The Cycle of Cellulitis and Lymphedema

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Wednesday, 15 August 2018

On its own, lymphedema is an uncomfortable, and at times painful condition which develops when your lymphatic system fails to function properly. This failure results in lymphatic fluid collecting in the soft tissue of the legs, arms, or hands with associated swelling, heaviness and discomfort. As lymphedema worsens it impacts your health, quality of life and increases your risk of cellulitis. Cellulitis is a serious complication of lymphedema, which can lead to further lymphatic damage and a cascade of events including recurrent cellulitis.

What Is Cellulitis?

Cellulitis is an infection of the skin and soft tissues. It develops when bacteria breaks the skin barrier. While cellulitis is not contagious, if you have it, the If not treated the infection can spread rapidly. Signs and symptoms of cellulitis include a red, tender, swollen area that is warm to the touch, with or without fever or chills. In severe cases the swelling and inflammation can spread can causing ‘water’ blisters and lymphatic fluid drainage.

Cellulitis can be serious, so it’s important to:

  • Learn how to spot cellulitis,
  • Seek treatment for any and all skin rashes or infections,
  • Learn how to prevent skin infections during lymphedema flares.

How Lymphedema Can Lead To Cellulitis

The skin stretches and thins, as the lymph fluid accumulates, weakening your natural skin barrier and increasing the risks of infection.  Folds in the skin of lymphedema patients can also trap bacteria. Once bacteria penetrates the skin the swollen tissue is a perfect mileu for infection to develop and spread. While not all lymphedema patients will develop cellulitis, the risk is much higher.

Cellulitis Also Worsens Lymphedema

Together, cellulitis and lymphedema create a cycle of pain, discomfort and further lymphatic damage. Over time you may develop chronic lymphedema with inflammatory changes in the affected limb. Remember if you already have lymphedema, cellulitis can make it worse.

The Health Consequences Of Recurrent Cellulitis

Skin infections like cellulitis can spread to the rest of the body. Bacteria can spread to the bloodstream and bones, can even cause tissue death (gangrene) or deep tissue infection (necrotizing fasciitis). Some more serious cases may require checking into the hospital for antibiotics, nursing care and observation.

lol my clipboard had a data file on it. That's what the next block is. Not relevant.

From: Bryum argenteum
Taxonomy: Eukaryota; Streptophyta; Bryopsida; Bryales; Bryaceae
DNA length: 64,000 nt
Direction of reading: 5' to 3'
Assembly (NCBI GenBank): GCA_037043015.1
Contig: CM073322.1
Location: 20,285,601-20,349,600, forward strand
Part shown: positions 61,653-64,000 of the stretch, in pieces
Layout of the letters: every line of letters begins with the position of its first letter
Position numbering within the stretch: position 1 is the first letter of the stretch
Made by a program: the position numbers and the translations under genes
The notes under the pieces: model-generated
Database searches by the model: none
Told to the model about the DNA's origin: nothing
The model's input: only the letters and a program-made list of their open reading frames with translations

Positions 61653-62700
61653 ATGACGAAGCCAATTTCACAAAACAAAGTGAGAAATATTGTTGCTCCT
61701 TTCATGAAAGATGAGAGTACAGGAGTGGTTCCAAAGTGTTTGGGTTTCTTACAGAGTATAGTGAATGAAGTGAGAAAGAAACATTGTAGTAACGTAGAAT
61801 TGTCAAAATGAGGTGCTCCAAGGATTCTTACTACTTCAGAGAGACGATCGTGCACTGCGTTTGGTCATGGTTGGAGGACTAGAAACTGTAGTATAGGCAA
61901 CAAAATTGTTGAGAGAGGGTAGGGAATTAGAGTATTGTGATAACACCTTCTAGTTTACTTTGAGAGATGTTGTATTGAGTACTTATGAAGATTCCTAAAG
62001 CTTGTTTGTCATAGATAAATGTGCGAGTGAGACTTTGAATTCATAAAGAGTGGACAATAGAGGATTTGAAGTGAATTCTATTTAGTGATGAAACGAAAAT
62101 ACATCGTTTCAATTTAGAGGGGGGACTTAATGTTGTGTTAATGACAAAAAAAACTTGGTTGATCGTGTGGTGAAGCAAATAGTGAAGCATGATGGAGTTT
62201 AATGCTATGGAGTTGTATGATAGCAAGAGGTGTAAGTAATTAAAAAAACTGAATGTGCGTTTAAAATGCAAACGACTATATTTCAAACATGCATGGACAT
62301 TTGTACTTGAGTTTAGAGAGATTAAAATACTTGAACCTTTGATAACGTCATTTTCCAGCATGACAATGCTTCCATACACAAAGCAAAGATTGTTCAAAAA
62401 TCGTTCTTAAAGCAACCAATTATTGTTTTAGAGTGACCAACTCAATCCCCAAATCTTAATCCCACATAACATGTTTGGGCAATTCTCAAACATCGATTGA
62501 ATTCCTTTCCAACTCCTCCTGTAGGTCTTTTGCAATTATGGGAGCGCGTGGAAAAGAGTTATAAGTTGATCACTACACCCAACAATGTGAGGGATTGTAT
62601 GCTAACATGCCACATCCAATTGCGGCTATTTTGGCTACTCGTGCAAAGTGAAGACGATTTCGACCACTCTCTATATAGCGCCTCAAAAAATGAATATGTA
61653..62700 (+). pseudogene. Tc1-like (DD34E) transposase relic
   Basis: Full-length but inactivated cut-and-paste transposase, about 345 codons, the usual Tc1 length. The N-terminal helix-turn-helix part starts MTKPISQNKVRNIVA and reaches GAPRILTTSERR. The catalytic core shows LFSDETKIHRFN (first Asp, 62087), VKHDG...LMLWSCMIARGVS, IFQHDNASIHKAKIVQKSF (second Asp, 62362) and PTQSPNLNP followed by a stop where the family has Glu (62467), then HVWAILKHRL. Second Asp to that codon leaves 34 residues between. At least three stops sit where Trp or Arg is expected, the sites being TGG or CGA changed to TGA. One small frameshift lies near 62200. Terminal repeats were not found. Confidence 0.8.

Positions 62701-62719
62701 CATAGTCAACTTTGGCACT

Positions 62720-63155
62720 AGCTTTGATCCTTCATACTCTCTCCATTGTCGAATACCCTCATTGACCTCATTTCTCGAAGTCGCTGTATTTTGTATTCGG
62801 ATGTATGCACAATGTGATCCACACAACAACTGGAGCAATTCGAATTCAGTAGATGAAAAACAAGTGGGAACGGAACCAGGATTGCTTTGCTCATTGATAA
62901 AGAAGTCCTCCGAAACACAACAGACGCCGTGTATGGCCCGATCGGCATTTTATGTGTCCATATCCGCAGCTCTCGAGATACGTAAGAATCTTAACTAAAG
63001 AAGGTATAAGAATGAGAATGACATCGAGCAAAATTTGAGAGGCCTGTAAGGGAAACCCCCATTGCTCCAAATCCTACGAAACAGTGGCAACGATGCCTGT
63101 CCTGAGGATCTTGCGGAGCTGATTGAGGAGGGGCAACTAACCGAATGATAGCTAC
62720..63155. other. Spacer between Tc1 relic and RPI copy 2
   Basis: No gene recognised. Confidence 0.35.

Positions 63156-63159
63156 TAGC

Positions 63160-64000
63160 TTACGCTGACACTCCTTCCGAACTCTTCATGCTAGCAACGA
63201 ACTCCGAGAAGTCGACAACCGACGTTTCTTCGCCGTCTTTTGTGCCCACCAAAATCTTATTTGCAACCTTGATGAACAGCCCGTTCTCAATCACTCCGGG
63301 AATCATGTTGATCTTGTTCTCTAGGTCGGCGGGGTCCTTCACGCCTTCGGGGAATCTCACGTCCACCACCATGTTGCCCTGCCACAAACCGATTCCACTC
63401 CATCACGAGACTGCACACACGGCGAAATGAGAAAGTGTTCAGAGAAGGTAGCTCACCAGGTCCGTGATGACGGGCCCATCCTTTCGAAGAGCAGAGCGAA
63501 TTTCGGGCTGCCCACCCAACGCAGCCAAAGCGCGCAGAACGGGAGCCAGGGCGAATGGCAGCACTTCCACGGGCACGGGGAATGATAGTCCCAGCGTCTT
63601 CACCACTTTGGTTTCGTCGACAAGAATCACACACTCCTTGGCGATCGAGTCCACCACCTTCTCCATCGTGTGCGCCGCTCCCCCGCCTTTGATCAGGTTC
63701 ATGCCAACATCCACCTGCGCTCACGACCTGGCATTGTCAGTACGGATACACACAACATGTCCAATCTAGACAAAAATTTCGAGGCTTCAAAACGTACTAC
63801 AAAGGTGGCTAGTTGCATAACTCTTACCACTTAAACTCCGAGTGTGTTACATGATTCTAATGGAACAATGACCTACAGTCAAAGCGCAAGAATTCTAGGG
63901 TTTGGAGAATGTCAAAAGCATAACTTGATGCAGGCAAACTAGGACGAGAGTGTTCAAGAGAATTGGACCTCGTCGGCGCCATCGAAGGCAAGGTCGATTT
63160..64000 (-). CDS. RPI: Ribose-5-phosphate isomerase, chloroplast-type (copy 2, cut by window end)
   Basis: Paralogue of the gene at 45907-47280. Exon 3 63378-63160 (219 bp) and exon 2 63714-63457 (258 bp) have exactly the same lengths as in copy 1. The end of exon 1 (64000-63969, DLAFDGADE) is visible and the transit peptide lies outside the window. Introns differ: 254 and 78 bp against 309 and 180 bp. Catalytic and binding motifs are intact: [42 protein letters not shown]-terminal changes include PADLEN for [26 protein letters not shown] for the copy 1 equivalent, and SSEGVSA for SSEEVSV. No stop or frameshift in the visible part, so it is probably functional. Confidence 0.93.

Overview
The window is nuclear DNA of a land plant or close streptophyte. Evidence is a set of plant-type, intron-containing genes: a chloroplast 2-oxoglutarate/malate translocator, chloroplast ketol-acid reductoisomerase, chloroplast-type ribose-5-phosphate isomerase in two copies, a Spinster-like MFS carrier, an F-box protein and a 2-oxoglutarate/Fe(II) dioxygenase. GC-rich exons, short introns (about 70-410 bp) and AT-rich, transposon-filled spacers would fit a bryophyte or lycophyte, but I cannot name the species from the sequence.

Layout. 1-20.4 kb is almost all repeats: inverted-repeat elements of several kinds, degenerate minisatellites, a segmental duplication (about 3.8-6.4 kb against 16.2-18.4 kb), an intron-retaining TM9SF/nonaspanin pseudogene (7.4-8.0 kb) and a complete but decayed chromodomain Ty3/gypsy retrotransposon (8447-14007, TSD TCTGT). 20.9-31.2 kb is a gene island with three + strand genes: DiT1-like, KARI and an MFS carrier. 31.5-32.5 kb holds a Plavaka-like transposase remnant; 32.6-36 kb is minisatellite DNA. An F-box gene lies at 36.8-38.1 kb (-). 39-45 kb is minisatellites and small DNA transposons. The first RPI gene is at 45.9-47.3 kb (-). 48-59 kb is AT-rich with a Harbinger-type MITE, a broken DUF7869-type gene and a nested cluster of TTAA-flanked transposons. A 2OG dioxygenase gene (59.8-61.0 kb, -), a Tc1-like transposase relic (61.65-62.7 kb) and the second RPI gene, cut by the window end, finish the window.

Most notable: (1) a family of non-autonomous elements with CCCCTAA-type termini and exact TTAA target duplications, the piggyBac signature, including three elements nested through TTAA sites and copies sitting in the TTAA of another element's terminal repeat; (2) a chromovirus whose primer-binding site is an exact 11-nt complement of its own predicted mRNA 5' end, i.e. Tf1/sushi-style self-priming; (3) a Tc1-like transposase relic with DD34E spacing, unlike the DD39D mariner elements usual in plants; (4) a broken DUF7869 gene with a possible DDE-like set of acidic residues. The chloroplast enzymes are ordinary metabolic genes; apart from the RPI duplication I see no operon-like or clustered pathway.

How Is Cellulitis Treated?

Your doctor will prescribe oral antibiotics and give additional instructions to reduce swelling and increase your comfort. However, in some cases, you may be hospitalized with intravenous antibiotics if you have:

  • A high fever
  • Cellulitis that doesn’t respond to oral antibiotic treatment
  • More serious symptoms, such as necrotizing fasciitis


Go to the emergency room or dial 9-1-1 if you have a rash with a fever. If you have no fever, you can choose to call your doctor.

Additional Risk Factors For Cellulitis

Lymphedema isn’t the only cause of skin infections. Other risk factors include:

  • Obesity or being overweight
  • Skin conditions like eczema or athlete’s foot, which create cracks in the skin that allow bacteria to enter
  • Cuts, scrapes, and burns that give bacteria an easy way in
  • Weakened immune system due to medications or chronic health conditions like leukemia, HIV/AIDS, or diabetes


If you’ve had cellulitis before, you’re more likely to get it again.

Tips For Prevention

If you have lymphedema, and especially if you have additional risk factors noted above, follow these tips to prevent skin infections:

  1. Good Hygiene: Cleanse daily with soap and water. Don’t scrub; cleanse gently. Pay special attention to stretched skin, breaks, burns, or areas affected by lymphedema.
  2. Protective Ointments: Protective barrier skin care products, can be applied to a wound or sensitive area of the skin, serving as a barrier against bacteria.
  3. Bandage the Area: Cover skin breaks with bandages and change them daily.
  4. Check for Infections: If you notice any signs of an infection, call your doctor. If you have a fever with other signs of an infection, go to the hospital.
  5. Seek Lymphedema Treatment: Don’t try to treat your lymphedema on your own. Seek treatment from your doctor or lymphedema specialists, such as from our team at Vein Specialists of the South in Macon and Warner Robins, GA.

Lymphedema Treatment In Macon And Warner Robins, GA

If you have lymphedema, treatment to reduce symptoms and flare ups is essential to improve your health and quality of life. Whether you were already diagnosed with lymphedema or suspect that you may have lymphedema, our team at Vein Specialists of the South can help. We offer evaluations and treatment options in our offices conveniently located in Downtown Macon and Warner Robins, GA. Once your lymphedema is under control, we can also treat underlying venous disease that may be present, such as varicose veins and spider veins.

Schedule A Consultation Or Contact Us For More Information

Don’t live with the cycle of pain associated with lymphedema and cellulitis. Contact Vein Specialists of the South today to get started or for more information about our practice and options for care.

Over 18,000 Procedures Performed

Dr. Kenneth Harper, founder of Vein Specialists of the South, has evaluated more than 22,000 patients and performed over 18,000 procedures since 2000. Dr. Harper is a leader in comprehensive vein care, having focused on diagnosis and treatments for varicose veins, spider veins, venous ulcers, and leg swelling since 1997.


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